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The Lap Scope

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The Lap Scope

By Douglas Bullis

Sometimes I wonder if the conveniences of all our equipment and Internet info don’t get the better of us. I head for the dark site with a go-to, battery tank, and three scopes. Fortified with a Telrad, laser pointer, eyepieces for any foreseeable occasion, a thermos of tea, crackers, a set of printouts of tonight’s prospective goodies, a car stereo with favorite melodies, and dusk till dawn to enjoy it all. All I need for total perfection is a pair of bedroom slippers and Fido bringing in the newspaper.


I miss the bewonderment. My first scope was a 6-inch f/4 reflector home-built not long after the Sputnik era. Cradling its 22-inch tube in my lap at a dark site comprising mile-wide wheat fields and not a single human-made light anywhere nearby, it was observing at its simplest. With my one and only Kellner and a magnification of 24x, the Andromeda Galaxy was so star-beclouded and lane-bestrewn that by the end of an hour I could practically see it turn. The Orion Nebula was clam chowder with stars. It took hours to completely parse Sagitta to Sagittarius’s flooding Nile of clusters. Thirty seconds traversing the Milky Way from northerly horizon to southerly in a single motion of waist and arms unveiled the immense tremor of our galaxy by way of the infinitesmal tremors of its stars.

RFT wasn’t a field of image so much as a quality of feeling. It was my right brain giving me insight rather than knowledge. It was like the difference between a Monet painting of his famed garden at Giverney compared with a hi-rez digital photo of the same scene. It was an emotional bond rather than an analytic fathoming.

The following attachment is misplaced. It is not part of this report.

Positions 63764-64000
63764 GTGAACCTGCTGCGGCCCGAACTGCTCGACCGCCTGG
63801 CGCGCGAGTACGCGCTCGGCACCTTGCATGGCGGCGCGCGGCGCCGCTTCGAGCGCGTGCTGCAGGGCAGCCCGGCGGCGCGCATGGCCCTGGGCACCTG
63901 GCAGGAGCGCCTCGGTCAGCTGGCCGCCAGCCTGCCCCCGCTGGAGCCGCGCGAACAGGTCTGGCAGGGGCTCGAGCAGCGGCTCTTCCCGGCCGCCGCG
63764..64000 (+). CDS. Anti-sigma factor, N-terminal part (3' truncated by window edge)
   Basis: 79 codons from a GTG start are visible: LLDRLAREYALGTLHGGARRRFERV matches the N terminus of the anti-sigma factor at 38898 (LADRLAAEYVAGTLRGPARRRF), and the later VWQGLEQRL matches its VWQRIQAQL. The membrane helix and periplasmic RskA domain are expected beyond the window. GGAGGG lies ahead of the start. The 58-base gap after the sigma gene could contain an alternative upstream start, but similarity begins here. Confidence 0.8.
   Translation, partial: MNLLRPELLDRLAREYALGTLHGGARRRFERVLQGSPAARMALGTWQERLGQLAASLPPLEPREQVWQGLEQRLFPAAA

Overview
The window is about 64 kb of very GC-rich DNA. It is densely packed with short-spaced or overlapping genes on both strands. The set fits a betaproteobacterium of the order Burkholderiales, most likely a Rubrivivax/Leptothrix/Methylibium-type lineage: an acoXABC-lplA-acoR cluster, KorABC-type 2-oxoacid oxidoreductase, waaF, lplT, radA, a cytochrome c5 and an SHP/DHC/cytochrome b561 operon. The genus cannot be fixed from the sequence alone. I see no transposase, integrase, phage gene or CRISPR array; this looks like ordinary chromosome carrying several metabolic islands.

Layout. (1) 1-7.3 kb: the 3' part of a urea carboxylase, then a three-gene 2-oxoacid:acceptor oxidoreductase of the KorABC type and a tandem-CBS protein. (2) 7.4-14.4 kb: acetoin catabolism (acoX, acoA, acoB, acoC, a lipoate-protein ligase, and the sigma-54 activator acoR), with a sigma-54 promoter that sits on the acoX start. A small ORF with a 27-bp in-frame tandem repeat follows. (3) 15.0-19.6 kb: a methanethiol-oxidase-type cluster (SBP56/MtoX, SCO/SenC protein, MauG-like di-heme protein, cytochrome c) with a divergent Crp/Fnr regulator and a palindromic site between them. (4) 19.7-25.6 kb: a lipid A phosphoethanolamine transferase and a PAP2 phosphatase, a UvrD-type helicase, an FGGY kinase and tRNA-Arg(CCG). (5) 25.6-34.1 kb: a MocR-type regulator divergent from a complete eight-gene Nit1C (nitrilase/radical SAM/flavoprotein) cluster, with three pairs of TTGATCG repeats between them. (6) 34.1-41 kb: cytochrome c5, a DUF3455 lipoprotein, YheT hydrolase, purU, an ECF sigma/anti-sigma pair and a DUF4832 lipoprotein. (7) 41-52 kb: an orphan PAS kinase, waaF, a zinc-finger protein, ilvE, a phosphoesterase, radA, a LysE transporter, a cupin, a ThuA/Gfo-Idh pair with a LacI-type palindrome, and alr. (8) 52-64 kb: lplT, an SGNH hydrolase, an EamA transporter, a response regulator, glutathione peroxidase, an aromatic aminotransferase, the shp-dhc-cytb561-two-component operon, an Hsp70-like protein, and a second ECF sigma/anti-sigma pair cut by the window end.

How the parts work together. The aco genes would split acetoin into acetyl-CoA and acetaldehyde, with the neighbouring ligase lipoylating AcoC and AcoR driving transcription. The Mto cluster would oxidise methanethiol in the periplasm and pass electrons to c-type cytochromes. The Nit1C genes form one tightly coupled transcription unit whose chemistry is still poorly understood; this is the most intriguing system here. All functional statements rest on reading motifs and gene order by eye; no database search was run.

A few months ago I reached into that long dim memory and brought back the scope that was instant gratification in a tube with glass at the ends. The result isn’t a grab-and-go scope. It’s a grab-and-sit scope.

One day an old Meade SN6 came on the market. Grail! It arrived in eBay Standard Nonoperating Condition. The optics had endured some kind of Dust Bowl inside a nick-and-ding tube whose smell resurrected the nearly forgotten word “Bakelite.” I knew the smell, but had never actually seen the stuff. Didn’t it vanish about the same time as tube radios?

It practically begged me to return to lap-scope days… with benefits. For one, the Meade’s sleek, lustrous tube was like holding an eel. The local hardware store came to the rescue for $15.62. For another, the lack of a finder plus a helical focuser made hunting down a Messier like hunting down my preferred toothpaste in the Colosseum of Dentifrice at WallyWorld. A recycled R&P solved the problem for $0.00 and a few minutes ransacking the remote reaches of my parts bin.

Admittedly, the final configuration resembles a snowmobile with training skis, but right-arm cradle or left-arm grasp, there’s not a single thing in the sky I can’t get to in five seconds. Its obvious shortcoming is stability. The lap might be a cozy place for a cat, but it takes concentration to hold it steady on a star. At first, Vega or Betelguese looked like an ellipse after Frank Gehry gets through with it. The tube can be steadied enough to resolve M3 and M13 at 96x, but they look like a firefly reunion in Borneo. The scope demands the breath control of a budding yogi, and in Twitter yoga groups they call breathing like mine “twiccups.”